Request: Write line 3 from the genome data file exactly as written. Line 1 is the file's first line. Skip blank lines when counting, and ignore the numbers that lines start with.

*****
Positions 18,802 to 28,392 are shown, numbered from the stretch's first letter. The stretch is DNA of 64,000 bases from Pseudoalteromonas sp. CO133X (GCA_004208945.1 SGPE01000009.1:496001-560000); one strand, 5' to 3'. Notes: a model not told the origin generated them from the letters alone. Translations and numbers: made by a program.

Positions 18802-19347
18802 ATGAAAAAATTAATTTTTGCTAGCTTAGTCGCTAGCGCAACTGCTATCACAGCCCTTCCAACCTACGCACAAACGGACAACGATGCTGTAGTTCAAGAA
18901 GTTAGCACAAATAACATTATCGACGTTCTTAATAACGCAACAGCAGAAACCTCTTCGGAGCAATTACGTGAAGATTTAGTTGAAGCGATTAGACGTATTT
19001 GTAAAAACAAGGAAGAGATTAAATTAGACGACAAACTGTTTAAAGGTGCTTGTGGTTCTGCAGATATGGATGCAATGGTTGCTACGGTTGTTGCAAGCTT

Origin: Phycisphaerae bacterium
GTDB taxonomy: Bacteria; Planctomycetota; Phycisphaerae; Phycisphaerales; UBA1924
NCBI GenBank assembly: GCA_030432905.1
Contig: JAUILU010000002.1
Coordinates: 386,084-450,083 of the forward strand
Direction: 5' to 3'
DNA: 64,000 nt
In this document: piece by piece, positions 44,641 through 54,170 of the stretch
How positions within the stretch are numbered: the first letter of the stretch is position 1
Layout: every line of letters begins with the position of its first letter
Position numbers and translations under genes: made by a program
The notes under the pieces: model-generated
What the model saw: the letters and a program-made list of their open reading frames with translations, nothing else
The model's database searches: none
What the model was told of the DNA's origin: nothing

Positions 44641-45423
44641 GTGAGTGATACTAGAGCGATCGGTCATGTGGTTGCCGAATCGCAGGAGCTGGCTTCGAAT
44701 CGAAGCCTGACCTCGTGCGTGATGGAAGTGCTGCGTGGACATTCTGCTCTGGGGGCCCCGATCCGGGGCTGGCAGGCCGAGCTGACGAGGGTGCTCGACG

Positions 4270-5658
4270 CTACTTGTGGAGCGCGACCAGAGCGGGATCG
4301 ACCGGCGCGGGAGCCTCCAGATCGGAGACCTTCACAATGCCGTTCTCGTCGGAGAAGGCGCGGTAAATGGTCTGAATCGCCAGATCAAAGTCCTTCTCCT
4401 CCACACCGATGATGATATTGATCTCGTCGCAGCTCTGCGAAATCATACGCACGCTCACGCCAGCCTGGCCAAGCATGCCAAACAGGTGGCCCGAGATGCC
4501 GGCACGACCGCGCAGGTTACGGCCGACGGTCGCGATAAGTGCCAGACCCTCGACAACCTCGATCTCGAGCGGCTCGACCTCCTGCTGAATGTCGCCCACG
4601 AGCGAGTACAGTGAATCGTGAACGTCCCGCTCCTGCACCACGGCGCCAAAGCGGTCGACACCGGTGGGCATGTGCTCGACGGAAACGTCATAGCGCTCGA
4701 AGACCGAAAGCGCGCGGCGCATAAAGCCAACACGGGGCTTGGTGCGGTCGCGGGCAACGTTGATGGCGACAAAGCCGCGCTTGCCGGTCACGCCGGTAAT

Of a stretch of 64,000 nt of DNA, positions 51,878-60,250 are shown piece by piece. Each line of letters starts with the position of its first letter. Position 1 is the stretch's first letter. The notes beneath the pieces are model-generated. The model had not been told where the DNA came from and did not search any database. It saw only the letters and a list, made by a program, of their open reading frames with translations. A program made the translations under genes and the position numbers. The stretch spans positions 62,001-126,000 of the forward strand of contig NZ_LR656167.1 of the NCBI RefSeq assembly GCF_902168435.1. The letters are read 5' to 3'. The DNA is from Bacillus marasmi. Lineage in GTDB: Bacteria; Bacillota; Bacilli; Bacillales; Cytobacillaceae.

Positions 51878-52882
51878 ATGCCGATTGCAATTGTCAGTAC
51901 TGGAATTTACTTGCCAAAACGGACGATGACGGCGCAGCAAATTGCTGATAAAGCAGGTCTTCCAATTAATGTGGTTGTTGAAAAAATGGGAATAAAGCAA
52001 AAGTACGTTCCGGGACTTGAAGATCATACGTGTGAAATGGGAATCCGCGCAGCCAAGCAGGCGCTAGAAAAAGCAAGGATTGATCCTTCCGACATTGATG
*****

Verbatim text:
18802 ATGAAAAAATTAATTTTTGCTAGCTTAGTCGCTAGCGCAACTGCTATCACAGCCCTTCCAACCTACGCACAAACGGACAACGATGCTGTAGTTCAAGAA